For Brady Chapman, the answer to jump-starting the economy is simple: back the companies that manufacture in America. Chapman and his wife own the Snack Shack, a two-room restaurant in Skowhegan, a town of 8,500 set amid the maple and pine trees of central Maine along a road locals call Moose Alley. New Balance Athletic Shoe, the last major manufacturer of athletic footwear in the U.S., is the largest employer in the area, where one factory after another has closed due to competition from imports.
New Balance workers often stop by Snack Shack, especially on payday, for chicken tenders and clam strips. Like many in the town, Chapman worries New Balance’s U.S. factories will be put out of business by the proposed elimination of footwear tariffs under a free-trade deal, dubbed the Trans-Pacific Partnership, that President Barack Obama is negotiating with eight Pacific nations, including shoemaking colossus Vietnam. “If somehow these tariffs were not there, and you bring in all these imports, there’s no way they can compete,” says Chapman. “It would be devastating.”
A continent away in Beaverton, Ore., sporting goods behemoth Nike is pushing for elimination of the duties, pledging to create thousands of high-paying U.S. jobs, from designers to product engineers. Nike draws support from business groups and home-state lawmakers who say greater access to the Vietnamese market will provide opportunities for U.S. engineering, architecture, and financial-services companies.
“The question comes down to, is one kind of job more important than another?” says Erin Dobson, a Nike spokeswoman. “What are the jobs for the 21st century? They’re not necessarily jobs that existed 30 years ago.”
The debate shows how tricky trade issues are for Obama, who says he wants to reward companies that manufacture in the U.S. and at the same time craft a comprehensive free-trade agreement. “Nobody should pretend that this is easy,” says Shaun Donnelly, a vice president of investment and financial services with the U.S. Council for International Business.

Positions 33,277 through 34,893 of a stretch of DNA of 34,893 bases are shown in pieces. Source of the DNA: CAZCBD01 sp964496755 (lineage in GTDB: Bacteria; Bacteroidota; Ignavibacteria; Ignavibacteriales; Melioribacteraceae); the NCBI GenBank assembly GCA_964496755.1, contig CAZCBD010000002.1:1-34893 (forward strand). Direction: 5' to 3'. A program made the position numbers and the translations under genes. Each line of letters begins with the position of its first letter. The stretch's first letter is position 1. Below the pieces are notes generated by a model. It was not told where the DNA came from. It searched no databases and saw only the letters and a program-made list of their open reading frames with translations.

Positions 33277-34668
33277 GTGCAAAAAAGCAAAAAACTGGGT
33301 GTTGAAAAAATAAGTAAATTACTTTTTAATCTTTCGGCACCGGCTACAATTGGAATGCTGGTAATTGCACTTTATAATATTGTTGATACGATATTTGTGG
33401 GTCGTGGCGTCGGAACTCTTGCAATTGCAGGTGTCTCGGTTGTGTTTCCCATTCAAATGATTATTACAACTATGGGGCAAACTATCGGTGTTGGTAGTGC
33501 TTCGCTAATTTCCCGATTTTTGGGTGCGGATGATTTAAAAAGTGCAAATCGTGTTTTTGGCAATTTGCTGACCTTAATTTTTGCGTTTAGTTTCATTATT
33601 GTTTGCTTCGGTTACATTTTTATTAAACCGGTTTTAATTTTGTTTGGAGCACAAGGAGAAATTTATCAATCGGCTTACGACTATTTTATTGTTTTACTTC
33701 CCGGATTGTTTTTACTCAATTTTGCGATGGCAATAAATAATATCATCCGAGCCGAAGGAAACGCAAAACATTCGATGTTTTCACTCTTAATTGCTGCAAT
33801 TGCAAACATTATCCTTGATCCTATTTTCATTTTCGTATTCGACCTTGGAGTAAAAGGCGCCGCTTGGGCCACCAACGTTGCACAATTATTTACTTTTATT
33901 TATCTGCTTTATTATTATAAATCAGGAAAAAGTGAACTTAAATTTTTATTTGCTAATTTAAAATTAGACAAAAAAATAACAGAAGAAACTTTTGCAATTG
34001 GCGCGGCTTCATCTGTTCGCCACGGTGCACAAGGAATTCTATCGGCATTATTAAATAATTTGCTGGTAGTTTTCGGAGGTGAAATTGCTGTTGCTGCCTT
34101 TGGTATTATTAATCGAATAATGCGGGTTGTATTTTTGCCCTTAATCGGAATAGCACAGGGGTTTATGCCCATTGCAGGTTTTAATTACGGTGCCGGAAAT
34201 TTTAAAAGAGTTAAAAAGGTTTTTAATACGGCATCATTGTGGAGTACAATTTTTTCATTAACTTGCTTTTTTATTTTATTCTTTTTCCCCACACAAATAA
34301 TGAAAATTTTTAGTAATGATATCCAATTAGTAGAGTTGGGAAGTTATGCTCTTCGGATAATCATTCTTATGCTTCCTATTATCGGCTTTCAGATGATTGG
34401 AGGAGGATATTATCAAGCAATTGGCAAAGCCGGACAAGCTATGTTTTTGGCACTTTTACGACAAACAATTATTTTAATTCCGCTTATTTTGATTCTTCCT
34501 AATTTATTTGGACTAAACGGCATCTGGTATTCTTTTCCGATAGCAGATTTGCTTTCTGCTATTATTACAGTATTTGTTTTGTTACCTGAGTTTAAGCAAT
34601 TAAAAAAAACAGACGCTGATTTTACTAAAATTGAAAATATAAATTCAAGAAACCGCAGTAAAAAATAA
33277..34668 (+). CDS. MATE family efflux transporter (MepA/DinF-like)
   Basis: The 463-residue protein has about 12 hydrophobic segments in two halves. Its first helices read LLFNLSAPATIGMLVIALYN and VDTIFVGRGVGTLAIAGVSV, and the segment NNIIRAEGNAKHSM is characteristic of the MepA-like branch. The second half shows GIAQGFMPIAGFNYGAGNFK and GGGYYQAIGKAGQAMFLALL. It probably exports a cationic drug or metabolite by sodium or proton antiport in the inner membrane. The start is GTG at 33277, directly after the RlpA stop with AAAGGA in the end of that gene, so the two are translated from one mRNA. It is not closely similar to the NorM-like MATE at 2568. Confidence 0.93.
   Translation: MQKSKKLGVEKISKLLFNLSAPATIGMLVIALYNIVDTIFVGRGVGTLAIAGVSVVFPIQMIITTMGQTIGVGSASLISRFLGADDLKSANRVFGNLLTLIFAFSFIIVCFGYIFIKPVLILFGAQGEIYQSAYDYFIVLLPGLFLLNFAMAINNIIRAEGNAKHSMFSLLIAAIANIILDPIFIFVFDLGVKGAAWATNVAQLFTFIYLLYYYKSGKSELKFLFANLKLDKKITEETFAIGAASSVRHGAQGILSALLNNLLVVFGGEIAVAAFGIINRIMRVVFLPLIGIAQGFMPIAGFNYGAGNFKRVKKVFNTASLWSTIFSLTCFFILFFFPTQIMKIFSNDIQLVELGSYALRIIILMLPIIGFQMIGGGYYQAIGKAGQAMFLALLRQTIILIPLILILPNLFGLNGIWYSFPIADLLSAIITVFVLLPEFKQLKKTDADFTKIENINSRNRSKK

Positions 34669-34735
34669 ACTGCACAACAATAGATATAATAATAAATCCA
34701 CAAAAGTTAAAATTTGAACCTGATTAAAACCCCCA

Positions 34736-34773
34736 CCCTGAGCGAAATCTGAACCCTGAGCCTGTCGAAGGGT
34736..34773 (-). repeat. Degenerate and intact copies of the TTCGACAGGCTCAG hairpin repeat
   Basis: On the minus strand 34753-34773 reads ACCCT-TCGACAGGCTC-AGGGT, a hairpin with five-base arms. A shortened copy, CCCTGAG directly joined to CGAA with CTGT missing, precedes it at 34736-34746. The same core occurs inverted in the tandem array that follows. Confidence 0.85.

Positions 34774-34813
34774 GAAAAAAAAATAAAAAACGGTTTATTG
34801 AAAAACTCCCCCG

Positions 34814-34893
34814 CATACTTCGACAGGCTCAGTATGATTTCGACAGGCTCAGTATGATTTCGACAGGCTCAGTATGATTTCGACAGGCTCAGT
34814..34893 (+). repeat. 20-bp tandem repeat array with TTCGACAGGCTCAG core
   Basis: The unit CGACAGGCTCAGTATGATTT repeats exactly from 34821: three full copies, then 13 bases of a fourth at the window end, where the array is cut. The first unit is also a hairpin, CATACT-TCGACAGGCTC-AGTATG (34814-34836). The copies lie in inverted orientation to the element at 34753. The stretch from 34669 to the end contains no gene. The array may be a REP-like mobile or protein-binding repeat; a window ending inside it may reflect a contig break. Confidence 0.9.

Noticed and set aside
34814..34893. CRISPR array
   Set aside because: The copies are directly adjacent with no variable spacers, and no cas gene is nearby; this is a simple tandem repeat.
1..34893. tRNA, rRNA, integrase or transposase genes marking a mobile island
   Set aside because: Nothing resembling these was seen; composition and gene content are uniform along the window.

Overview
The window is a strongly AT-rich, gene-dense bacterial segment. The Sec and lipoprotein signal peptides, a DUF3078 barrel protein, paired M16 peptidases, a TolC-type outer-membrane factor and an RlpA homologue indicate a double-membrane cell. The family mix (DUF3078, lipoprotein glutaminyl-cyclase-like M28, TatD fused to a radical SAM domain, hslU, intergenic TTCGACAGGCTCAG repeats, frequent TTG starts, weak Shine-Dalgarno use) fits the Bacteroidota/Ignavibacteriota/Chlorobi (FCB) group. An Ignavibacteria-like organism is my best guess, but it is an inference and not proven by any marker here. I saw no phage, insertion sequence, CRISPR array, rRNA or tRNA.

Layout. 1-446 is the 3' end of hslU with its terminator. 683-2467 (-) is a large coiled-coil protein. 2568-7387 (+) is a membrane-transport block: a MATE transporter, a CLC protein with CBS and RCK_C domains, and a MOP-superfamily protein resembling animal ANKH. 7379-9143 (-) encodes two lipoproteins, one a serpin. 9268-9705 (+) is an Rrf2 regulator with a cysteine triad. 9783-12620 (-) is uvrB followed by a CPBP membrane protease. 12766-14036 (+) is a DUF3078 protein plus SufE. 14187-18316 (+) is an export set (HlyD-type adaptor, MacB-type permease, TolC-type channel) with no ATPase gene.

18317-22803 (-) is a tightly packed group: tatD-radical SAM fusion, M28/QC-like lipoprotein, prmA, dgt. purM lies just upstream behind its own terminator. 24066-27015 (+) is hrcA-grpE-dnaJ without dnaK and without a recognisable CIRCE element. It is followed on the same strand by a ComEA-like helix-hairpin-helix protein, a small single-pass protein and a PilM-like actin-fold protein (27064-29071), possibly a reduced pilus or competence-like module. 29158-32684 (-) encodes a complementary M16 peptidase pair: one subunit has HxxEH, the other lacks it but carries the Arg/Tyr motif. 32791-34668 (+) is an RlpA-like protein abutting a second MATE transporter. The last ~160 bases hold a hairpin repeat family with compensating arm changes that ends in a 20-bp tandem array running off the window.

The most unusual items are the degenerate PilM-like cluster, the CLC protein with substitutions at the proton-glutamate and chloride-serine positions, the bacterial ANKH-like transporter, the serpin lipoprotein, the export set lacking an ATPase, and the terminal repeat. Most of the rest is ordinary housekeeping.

The Footwear Distributors and Retailers of America, which wants an end to the trade barriers, says tariffs for some types of shoes can run as high as 67.5 percent, and when the costs get passed on, they effectively triple the price of foreign-made shoes. New Balance, based in Boston, says the duties that help sustain its U.S. athletic footwear production are as high as 20 percent and asks that they be preserved.
The 7 million pairs of shoes New Balance produces each year in the U.S. make up only a quarter of U.S. sales, says Matthew LeBretton, director of public affairs. The rest are made in the U.K., China, Indonesia, and Vietnam. “If this is purely a business decision, then it’s very clear that you make more profit by making shoes in Asia than in the United States,” LeBretton says. “We aren’t purists, but we are doing this for reasons that are other than financial impact. It’s the right thing for us to do. We suffer as a country when we lose the ability to manufacture.” He adds that producing in the U.S. lets New Balance react faster to demand from U.S. stores and helps those stores maintain lower inventory. The company also says local workers maintain better quality control than workers abroad.
Keeping the tariffs is important because most of New Balance’s jobs are in communities where there are few other options for employment, says Senator Olympia Snowe (R-Me.). “They’re paying 46¢ an hour in Vietnam, and New Balance is paying $10 an hour here, plus all the benefits,” Snowe says. “It’s not a level playing field. Our government has to finally wake up and understand that.”
Nike has supporters, too. “I really believe that the government should not negotiate agreements for one company,” says Matt Priest, president of the footwear distributors association. Representative Earl Blumenauer (D-Ore.), whose district is home to Nike employees and the U.S. headquarters of Adidas, says keeping the tariffs taxes millions of consumers to keep a few thousand jobs.
Trade talks will continue this month. Maine lawmakers are applying pressure on the administration to keep cuts in athletic footwear tariffs out of any final agreement. The U.S. hasn’t made any decision, says Carol Guthrie, a spokeswoman for Ron Kirk, the U.S. Trade Representative, in an e-mail. “Footwear is an area of interest for Vietnam and remains a sensitive item for the U.S.,” Guthrie says. “The challenge we will face is how to address this product, and we continue to consult with Congress and stakeholders on how to do so.”